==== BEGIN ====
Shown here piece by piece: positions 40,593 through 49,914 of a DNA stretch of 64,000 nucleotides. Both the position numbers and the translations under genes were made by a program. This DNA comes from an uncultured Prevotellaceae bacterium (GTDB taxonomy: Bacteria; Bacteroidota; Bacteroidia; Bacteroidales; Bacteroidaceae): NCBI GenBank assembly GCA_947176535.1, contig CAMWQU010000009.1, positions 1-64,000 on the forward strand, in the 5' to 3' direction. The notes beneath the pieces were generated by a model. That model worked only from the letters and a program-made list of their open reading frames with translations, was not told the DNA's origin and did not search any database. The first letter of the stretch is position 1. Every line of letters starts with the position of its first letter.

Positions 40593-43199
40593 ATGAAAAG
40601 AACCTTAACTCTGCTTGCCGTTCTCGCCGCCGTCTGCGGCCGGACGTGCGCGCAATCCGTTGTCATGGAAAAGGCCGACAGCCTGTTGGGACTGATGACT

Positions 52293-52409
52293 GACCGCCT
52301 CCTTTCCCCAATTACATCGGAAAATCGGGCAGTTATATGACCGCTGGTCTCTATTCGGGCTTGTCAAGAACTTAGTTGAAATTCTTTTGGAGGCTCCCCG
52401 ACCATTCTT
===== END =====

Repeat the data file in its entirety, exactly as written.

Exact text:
Shown here piece by piece: positions 40,593 through 49,914 of a DNA stretch of 64,000 nucleotides. Both the position numbers and the translations under genes were made by a program. This DNA comes from an uncultured Prevotellaceae bacterium (GTDB taxonomy: Bacteria; Bacteroidota; Bacteroidia; Bacteroidales; Bacteroidaceae): NCBI GenBank assembly GCA_947176535.1, contig CAMWQU010000009.1, positions 1-64,000 on the forward strand, in the 5' to 3' direction. The notes beneath the pieces were generated by a model. That model worked only from the letters and a program-made list of their open reading frames with translations, was not told the DNA's origin and did not search any database. The first letter of the stretch is position 1. Every line of letters starts with the position of its first letter.

Positions 40593-43199
40593 ATGAAAAG
40601 AACCTTAACTCTGCTTGCCGTTCTCGCCGCCGTCTGCGGCCGGACGTGCGCGCAATCCGTTGTCATGGAAAAGGCCGACAGCCTGTTGGGACTGATGACT

Positions 52293-52409
52293 GACCGCCT
52301 CCTTTCCCCAATTACATCGGAAAATCGGGCAGTTATATGACCGCTGGTCTCTATTCGGGCTTGTCAAGAACTTAGTTGAAATTCTTTTGGAGGCTCCCCG
52401 ACCATTCTT